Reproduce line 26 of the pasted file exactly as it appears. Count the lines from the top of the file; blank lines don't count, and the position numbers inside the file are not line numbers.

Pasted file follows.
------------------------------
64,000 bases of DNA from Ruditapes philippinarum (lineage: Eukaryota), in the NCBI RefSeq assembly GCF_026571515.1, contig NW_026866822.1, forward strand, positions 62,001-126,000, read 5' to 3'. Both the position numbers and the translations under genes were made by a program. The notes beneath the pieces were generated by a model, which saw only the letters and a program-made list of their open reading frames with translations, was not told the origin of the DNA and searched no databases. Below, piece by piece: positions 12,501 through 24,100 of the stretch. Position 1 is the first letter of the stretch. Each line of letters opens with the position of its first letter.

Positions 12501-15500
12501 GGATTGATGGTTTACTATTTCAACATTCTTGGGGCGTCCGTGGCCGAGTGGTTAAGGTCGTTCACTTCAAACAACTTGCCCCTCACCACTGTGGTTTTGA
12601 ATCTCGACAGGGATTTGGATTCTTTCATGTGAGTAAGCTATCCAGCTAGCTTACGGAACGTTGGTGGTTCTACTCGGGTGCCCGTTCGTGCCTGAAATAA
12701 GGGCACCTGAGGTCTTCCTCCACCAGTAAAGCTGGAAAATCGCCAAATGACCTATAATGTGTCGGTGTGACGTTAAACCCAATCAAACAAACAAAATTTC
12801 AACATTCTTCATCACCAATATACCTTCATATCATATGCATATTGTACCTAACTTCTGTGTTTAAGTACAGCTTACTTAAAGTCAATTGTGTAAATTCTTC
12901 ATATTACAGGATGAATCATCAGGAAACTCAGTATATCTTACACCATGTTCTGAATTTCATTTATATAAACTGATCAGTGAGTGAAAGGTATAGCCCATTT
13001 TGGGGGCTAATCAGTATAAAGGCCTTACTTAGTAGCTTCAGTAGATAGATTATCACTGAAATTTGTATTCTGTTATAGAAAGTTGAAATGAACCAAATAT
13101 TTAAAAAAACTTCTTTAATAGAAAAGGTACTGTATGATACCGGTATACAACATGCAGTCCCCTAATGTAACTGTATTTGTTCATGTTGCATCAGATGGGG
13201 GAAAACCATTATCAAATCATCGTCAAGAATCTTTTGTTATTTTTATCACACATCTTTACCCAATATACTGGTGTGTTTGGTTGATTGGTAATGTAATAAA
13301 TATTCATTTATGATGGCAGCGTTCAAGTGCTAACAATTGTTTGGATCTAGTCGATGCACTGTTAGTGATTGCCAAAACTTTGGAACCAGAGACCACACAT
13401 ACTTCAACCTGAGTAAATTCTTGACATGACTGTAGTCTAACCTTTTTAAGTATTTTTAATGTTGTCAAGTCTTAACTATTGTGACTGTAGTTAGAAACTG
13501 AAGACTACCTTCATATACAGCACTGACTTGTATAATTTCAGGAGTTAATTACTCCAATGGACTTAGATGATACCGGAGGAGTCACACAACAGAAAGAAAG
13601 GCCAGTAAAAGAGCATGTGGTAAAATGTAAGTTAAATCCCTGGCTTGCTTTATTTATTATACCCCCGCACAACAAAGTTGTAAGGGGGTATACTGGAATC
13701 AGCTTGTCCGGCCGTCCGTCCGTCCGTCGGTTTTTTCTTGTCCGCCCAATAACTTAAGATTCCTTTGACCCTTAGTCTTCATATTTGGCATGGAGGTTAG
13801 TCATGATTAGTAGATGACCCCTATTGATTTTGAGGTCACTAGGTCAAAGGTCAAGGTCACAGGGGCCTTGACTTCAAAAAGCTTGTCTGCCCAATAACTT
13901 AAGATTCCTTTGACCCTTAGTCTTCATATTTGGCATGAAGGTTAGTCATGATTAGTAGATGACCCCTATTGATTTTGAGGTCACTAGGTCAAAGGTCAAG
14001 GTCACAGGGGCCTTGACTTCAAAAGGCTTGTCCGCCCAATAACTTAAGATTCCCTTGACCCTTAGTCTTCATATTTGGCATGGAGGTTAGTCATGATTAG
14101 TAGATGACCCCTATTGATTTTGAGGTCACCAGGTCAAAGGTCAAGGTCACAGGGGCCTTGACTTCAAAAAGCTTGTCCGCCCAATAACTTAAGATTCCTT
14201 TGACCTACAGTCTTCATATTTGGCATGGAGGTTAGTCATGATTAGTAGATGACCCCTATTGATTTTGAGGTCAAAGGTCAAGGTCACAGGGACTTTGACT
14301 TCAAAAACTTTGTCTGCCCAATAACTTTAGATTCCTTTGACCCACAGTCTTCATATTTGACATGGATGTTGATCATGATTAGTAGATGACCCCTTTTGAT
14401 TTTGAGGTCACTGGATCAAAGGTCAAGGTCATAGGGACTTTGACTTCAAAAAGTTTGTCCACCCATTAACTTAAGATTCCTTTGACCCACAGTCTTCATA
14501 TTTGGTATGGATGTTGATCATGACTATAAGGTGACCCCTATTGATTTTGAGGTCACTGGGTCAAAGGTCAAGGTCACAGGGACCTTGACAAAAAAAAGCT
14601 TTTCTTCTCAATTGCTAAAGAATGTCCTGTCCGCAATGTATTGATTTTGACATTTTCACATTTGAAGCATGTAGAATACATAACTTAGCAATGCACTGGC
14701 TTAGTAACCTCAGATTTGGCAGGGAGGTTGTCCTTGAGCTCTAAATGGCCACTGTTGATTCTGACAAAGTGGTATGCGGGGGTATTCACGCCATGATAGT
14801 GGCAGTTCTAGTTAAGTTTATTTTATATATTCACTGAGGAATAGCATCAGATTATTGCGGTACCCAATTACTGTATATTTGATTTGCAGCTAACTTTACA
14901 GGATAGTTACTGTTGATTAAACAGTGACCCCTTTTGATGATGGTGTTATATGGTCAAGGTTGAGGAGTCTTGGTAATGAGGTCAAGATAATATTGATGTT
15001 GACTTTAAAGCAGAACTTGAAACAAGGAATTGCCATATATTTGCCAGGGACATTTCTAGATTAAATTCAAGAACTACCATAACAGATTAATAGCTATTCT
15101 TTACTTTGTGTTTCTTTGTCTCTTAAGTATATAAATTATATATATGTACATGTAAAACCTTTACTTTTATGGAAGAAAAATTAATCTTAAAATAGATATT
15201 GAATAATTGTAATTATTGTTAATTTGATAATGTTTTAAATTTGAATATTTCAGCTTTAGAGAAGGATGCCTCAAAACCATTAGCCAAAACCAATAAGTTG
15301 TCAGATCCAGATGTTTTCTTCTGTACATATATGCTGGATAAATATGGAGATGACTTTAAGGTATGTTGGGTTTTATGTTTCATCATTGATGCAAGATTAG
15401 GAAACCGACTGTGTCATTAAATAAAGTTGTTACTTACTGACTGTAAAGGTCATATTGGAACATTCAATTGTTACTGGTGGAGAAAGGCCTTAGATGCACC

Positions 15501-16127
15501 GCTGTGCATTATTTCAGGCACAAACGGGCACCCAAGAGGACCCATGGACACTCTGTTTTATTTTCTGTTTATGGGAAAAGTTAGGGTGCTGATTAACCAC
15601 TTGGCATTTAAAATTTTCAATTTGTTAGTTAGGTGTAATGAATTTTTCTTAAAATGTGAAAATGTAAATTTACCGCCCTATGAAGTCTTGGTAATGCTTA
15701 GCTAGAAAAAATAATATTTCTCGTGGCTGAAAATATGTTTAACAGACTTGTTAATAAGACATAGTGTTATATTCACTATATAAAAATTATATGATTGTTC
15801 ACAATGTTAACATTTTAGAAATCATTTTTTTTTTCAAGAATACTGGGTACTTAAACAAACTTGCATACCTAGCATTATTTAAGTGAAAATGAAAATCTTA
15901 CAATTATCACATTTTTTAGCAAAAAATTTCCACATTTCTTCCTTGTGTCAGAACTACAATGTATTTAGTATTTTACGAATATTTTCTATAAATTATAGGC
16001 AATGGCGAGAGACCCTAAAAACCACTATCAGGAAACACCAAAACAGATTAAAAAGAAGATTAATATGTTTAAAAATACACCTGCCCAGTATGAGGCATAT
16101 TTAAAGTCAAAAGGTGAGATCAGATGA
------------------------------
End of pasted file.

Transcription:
14801 GGCAGTTCTAGTTAAGTTTATTTTATATATTCACTGAGGAATAGCATCAGATTATTGCGGTACCCAATTACTGTATATTTGATTTGCAGCTAACTTTACA